You have an area in your brain called the hypothalamus that talks to the anterior portion of pituitary gland (also in your brain) and tells it to release thyroid stimulating hormone (TSH). TSH is like a bull horn. It is used to instruct your thyroid whether to make more or less thyroid hormones. The louder (higher the number) it gets, the more underactive the thyroid is and more thyroid hormone is needed. The quieter (lower number) it is, the more overactive your thyroid gland is and it needs to decrease production. TSH then travels from your pituitary gland to the thyroid and tells the thyroid gland to produce thyroid hormones. Thyroxine (T4) and triiodothyronine (T3) are the primary hormones produced by the thyroid gland, with T4 being produced four times more often than T3. T3 however, is the more active form of thyroid hormone and is responsible for our metabolism – the way our body uses energy. Breathing, heart rate, weight, muscle mass, menstrual cycles, fertility, nervous system activity, body temperature, cholesterol levels and much more are impacted by our thyroid hormones. In fact, every cell in your body has thyroid hormone receptors (binding sites) indicating that thyroid hormone activity is critically important when it comes to living a Fully Functional® life. Both T4 and T3 travel outside of the thyroid gland where T4 is converted into more T3 and impacts bodily functions as mentioned above. T3 is like the ‘gas pedal’ for our metabolism but we also have something called Reverse T3 produced in the body. More tends to be produced when the body is under considerable stress because it is similar to a ‘brake pedal’ and it signals the body to slow down. Unfortunately, many doctors don’t measure Reverse T3 levels and don’t get a full picture as to the ‘thyroid conversation’ in the body. The levels of T4 and T3 in the system then provide a feedback mechanism to the brain to tell it to make more or less TSH…and thus the cycle continues.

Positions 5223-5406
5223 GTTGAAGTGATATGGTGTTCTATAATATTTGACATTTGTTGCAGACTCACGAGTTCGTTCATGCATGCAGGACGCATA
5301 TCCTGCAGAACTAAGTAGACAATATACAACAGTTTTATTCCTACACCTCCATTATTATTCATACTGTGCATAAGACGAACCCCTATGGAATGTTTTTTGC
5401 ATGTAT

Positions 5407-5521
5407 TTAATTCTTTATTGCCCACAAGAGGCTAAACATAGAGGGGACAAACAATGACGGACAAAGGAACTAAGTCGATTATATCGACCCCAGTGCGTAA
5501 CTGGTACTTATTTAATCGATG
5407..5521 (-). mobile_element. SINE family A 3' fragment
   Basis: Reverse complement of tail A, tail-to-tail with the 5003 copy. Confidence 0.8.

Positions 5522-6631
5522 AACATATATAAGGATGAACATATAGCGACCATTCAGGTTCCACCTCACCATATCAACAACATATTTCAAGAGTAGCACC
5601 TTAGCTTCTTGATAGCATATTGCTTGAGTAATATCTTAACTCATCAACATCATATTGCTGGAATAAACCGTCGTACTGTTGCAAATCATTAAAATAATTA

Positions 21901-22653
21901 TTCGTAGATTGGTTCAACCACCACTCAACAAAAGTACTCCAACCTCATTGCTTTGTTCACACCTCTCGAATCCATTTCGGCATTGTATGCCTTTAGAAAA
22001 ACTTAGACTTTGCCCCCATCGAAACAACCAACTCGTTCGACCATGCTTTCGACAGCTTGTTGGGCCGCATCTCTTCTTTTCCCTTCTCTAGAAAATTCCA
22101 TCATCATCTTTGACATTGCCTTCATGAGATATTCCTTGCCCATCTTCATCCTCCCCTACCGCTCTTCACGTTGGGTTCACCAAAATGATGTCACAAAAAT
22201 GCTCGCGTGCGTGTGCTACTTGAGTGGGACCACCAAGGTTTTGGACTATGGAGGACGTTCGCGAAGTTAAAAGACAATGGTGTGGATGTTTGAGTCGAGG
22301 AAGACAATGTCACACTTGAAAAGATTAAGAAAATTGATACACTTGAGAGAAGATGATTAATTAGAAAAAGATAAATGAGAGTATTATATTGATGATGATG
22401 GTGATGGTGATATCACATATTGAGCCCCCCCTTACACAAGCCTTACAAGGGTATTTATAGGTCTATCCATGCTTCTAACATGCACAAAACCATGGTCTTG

Now let’s take a closer look at the different thyroid conditions.
Hypothyroidism is the most common form of thyroid disease. It occurs when your thyroid gland isn’t producing enough hormone. Usually, but not always hypothyroidism is caused by autoimmunity, in which case it’s called Hashimoto’s thyroiditis. Hypothyroidism can also be caused by nutrient deficiencies, toxic exposures, chronic stress, damage to the thyroid gland, surgery or removal, and radiation treatment. Many people who have hypothyroidism don’t necessarily realize they have a problem because the symptoms can be very mild and their lab work may be in the ‘normal’ range.